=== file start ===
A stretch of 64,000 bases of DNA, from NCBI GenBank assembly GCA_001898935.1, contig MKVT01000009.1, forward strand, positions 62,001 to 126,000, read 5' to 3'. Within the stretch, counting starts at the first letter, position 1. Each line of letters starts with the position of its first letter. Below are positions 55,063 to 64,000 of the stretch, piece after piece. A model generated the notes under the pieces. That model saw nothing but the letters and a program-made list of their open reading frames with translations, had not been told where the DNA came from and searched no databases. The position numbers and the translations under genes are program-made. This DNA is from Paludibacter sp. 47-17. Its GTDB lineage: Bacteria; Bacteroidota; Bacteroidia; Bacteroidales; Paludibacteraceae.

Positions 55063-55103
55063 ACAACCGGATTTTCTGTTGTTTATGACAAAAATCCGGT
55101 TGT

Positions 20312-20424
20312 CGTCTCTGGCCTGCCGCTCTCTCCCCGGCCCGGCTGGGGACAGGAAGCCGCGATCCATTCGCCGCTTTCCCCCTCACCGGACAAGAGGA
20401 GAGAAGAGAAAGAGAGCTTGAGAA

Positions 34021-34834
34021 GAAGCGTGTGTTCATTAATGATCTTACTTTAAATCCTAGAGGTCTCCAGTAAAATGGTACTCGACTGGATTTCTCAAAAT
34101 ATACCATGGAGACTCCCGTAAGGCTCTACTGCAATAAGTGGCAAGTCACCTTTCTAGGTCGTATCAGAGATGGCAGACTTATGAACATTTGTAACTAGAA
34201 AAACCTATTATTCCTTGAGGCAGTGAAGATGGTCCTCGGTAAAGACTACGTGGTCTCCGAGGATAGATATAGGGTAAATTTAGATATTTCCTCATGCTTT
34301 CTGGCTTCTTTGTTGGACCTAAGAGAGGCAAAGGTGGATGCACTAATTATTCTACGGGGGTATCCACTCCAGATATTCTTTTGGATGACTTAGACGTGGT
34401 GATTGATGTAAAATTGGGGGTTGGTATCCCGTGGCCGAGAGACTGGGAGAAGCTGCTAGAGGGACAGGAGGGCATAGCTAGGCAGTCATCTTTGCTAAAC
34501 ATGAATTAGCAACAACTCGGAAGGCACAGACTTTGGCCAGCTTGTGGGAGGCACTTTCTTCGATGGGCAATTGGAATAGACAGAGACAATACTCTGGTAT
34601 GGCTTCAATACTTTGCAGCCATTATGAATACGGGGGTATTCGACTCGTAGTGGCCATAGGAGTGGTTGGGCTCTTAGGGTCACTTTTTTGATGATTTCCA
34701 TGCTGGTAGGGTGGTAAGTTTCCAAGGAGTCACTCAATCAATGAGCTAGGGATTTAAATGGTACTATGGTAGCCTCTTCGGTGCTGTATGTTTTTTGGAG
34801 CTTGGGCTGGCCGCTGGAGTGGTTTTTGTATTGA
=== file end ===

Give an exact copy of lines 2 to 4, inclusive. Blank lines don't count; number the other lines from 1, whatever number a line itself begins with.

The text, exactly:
Positions 55063-55103
55063 ACAACCGGATTTTCTGTTGTTTATGACAAAAATCCGGT
55101 TGT